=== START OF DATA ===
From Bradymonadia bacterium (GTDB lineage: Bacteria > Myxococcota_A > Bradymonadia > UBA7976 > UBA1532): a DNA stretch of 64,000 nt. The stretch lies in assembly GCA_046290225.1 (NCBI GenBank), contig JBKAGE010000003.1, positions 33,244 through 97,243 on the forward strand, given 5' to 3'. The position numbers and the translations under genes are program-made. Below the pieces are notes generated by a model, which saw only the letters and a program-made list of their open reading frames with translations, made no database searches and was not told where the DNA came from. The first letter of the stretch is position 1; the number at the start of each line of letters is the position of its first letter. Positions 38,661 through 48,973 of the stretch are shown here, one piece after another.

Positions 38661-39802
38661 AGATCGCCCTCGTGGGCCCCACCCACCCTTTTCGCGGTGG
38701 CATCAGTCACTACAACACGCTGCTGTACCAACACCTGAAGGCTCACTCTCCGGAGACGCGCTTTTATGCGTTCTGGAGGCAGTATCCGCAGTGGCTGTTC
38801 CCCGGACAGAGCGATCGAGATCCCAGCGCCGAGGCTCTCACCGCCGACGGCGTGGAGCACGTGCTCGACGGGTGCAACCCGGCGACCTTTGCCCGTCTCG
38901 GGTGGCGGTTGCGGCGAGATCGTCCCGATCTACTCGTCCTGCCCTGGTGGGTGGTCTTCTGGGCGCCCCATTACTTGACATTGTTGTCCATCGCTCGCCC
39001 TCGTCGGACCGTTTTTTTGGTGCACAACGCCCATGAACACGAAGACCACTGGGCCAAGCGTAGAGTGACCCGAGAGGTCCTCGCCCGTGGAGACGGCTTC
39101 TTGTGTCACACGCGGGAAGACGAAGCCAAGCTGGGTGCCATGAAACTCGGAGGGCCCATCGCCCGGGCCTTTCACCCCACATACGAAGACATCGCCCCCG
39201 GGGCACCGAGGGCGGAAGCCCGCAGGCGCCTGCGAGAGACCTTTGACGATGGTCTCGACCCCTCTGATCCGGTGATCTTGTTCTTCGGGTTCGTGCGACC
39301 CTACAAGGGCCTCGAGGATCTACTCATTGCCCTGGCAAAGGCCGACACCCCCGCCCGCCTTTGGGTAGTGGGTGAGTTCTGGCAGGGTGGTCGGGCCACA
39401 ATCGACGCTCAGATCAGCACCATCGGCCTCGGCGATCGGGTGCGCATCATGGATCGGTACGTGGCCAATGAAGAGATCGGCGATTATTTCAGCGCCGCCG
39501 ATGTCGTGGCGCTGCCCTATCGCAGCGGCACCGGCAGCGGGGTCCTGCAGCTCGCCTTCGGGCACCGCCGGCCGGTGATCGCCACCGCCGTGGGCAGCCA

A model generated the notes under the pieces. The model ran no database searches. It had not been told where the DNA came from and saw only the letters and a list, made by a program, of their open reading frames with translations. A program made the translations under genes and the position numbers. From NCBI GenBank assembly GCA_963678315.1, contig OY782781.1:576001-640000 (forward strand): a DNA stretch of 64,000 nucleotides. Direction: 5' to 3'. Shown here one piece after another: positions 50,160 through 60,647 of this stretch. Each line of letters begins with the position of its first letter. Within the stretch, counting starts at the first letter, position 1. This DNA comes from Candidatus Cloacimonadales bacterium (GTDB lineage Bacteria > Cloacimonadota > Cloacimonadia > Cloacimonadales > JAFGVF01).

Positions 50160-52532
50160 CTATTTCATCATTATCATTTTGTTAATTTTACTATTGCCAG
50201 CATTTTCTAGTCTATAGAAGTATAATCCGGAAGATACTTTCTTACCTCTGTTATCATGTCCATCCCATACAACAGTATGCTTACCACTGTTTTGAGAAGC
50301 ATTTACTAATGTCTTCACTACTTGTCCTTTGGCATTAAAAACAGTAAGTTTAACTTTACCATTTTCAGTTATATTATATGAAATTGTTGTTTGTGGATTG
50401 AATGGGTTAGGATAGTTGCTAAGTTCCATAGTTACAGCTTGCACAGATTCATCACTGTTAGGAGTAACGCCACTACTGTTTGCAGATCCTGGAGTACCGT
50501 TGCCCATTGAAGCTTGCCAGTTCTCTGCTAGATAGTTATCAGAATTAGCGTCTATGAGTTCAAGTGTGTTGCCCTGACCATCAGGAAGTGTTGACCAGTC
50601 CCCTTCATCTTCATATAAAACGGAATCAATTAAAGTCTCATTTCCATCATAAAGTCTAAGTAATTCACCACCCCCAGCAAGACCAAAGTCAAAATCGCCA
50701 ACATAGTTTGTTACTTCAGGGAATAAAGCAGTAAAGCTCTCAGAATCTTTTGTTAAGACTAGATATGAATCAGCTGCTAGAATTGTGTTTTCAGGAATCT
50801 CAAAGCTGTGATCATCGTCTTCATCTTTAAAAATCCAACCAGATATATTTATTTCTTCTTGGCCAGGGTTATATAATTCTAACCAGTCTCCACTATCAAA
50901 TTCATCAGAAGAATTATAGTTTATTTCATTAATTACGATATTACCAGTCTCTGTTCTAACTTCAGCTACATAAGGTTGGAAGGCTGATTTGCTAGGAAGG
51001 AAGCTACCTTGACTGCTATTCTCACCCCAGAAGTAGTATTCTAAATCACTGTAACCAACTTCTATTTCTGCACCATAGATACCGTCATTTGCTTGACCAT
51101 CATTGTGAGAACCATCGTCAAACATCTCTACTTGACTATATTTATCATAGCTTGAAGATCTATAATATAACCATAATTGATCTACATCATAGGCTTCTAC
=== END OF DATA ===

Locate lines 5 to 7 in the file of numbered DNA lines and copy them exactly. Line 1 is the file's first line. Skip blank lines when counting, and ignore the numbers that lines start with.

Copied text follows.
38801 CCCGGACAGAGCGATCGAGATCCCAGCGCCGAGGCTCTCACCGCCGACGGCGTGGAGCACGTGCTCGACGGGTGCAACCCGGCGACCTTTGCCCGTCTCG
38901 GGTGGCGGTTGCGGCGAGATCGTCCCGATCTACTCGTCCTGCCCTGGTGGGTGGTCTTCTGGGCGCCCCATTACTTGACATTGTTGTCCATCGCTCGCCC
39001 TCGTCGGACCGTTTTTTTGGTGCACAACGCCCATGAACACGAAGACCACTGGGCCAAGCGTAGAGTGACCCGAGAGGTCCTCGCCCGTGGAGACGGCTTC